John's Journal...

The Best Squirrel Hunting

Planning a Squirrel-Hunting Float Trip

Click to enlargeEditor’s Note: Many states encourage hunters to take squirrels in February. To squirrel hunt effectively, I need a good rifle, Click to enlargea quality scope, the best binoculars I can buy and my squirrel calls. Spotting a bushytail on the limb at 60 yards will test even Superman's X-ray vision without binoculars and a riflescope. However, from 60- to 80-yards away with these optics, I can distinguish the difference between a squirrel's tail swishing or a bird's wings flapping. No matter where you hunt squirrels, you’ll have more success if you’ll use squirrel calls.

If you plan a float trip for squirrels, first check the state’s game laws. In some states you can use a motor on your boat or canoe, but you must pull the motor into the boat when hunting. Also, you must have the permission of the landowners on either bank to shoot from the water. In many national forests and state lands, you can float and shootbushytails without additional permission other than your having a WMA permit.Click to enlarge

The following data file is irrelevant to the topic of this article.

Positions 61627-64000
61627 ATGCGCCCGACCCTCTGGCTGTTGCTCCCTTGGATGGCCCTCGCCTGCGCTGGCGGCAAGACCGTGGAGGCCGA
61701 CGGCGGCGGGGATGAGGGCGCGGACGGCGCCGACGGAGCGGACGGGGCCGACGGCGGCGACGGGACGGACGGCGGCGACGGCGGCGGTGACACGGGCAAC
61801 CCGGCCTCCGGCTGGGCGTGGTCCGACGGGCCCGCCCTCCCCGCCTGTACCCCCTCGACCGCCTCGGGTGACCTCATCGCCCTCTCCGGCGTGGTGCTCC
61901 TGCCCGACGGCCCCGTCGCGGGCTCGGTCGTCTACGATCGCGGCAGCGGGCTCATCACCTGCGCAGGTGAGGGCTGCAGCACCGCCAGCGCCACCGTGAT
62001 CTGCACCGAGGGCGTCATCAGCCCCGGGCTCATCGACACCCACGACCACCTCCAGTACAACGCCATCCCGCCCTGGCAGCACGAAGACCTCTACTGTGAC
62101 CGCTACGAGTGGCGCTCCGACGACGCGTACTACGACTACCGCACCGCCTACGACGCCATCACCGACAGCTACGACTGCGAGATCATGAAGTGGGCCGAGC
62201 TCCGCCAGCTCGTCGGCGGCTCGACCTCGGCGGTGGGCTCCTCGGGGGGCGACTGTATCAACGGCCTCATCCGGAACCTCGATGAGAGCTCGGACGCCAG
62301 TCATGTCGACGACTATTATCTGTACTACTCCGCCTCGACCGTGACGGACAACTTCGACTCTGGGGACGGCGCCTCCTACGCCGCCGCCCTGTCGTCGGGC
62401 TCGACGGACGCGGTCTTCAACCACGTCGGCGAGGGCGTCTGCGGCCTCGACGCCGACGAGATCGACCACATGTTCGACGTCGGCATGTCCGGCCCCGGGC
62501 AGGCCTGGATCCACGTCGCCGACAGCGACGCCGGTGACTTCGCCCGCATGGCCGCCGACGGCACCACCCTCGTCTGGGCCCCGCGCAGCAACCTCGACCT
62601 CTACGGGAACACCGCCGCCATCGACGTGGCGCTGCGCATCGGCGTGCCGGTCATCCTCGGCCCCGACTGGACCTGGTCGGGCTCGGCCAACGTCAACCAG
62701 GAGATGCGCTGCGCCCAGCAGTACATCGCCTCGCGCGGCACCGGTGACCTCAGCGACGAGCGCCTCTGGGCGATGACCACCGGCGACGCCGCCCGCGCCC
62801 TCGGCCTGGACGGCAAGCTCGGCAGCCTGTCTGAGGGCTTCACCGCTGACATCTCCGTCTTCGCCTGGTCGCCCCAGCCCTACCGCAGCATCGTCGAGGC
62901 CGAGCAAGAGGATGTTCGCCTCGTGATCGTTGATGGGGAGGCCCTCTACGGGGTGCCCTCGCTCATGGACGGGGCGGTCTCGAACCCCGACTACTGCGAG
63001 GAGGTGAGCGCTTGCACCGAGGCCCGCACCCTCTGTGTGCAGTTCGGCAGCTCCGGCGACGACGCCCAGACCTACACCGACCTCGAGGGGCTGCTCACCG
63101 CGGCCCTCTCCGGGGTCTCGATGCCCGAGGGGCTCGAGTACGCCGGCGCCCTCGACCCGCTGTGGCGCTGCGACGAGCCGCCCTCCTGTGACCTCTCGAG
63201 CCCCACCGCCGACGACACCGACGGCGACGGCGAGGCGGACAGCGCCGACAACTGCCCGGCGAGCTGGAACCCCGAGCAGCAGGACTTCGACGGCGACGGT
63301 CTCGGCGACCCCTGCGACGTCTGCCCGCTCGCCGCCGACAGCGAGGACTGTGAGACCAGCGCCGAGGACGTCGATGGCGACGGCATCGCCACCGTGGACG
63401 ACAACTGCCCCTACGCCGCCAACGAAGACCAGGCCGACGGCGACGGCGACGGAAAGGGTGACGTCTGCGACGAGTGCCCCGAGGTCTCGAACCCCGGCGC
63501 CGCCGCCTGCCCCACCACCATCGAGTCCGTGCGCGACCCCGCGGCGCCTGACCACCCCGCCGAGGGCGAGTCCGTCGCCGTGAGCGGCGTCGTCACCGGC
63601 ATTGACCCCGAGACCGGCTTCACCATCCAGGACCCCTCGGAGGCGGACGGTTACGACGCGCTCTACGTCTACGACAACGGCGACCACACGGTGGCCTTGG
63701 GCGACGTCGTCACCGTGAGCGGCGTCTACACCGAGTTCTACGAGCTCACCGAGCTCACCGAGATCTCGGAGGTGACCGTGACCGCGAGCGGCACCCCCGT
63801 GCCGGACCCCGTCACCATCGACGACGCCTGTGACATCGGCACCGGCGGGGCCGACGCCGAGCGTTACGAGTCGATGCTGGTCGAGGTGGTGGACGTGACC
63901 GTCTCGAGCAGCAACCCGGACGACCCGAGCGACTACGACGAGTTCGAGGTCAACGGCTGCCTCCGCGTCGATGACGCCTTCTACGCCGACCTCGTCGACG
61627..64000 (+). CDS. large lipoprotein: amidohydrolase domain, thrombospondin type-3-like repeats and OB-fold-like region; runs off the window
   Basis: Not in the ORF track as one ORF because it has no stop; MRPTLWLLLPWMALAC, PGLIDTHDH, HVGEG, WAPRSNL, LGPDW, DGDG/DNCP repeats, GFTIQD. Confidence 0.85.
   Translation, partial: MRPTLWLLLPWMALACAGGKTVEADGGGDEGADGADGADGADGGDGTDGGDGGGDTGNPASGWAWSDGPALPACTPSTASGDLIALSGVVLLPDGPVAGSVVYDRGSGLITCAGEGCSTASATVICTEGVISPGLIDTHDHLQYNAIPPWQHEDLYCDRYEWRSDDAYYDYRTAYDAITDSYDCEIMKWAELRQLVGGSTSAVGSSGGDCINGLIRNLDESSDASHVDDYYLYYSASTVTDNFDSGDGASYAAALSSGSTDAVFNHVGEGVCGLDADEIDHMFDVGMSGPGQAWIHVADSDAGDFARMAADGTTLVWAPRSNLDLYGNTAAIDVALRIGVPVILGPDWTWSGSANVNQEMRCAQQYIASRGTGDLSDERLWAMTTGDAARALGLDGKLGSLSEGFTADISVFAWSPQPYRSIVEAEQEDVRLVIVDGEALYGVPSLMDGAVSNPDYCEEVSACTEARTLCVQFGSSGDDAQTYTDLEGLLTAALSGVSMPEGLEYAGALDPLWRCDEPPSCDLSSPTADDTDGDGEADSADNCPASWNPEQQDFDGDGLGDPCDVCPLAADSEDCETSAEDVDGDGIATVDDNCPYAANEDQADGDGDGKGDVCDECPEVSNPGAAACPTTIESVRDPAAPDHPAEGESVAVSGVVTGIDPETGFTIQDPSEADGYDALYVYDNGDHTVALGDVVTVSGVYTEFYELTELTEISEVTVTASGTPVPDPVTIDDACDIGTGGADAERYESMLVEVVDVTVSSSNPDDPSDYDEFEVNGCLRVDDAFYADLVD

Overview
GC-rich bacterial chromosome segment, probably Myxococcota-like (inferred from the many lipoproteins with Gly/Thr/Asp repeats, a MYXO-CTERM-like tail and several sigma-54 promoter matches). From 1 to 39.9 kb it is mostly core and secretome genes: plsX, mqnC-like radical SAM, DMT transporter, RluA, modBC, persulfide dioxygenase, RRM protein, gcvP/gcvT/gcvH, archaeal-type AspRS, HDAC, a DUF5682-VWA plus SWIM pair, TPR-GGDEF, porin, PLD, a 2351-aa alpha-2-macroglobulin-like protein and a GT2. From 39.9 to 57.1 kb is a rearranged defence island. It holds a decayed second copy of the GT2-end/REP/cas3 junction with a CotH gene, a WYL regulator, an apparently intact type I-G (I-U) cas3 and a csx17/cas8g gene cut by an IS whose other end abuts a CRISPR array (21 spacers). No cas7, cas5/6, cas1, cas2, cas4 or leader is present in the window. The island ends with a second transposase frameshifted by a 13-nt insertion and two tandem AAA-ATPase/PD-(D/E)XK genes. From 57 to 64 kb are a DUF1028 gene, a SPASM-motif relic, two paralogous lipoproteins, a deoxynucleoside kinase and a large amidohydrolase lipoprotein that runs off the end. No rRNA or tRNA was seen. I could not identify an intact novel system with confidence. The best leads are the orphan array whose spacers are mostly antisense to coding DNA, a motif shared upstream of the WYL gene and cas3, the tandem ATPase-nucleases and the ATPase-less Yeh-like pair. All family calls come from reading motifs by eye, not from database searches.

On any outdoor adventure, expect the unexpected. When float hunting for squirrels, let someone know where you’ll put in, where you’ll take out, and at about what time you plan to arrive at your take-Click to enlargeout point. Never make a foolish decision. If a craft capsizes or you fall out of a boat, normally you can swim to shore. However, thigh-high waders, a hunting coat and insulated clothing make even a short swim complicated. Always wear a life jacket or SOSPENDERS like duck hunters do.
Also pack waterproof matches and a Space Blanket like the ones from MPI Outdoors. Never stay on the water during a flash flood. Pull into shore and seek shelter.

Check back each day this week for more about "The Best Squirrel Hunting"

Day 1: Hill Topping
Day 2: Bunch Hunting
Day 3: Boat Hunting
Day 4: Tree Standing
Day 5: Planning a Squirrel-Hunting Float Trip


Entry 494, Day 5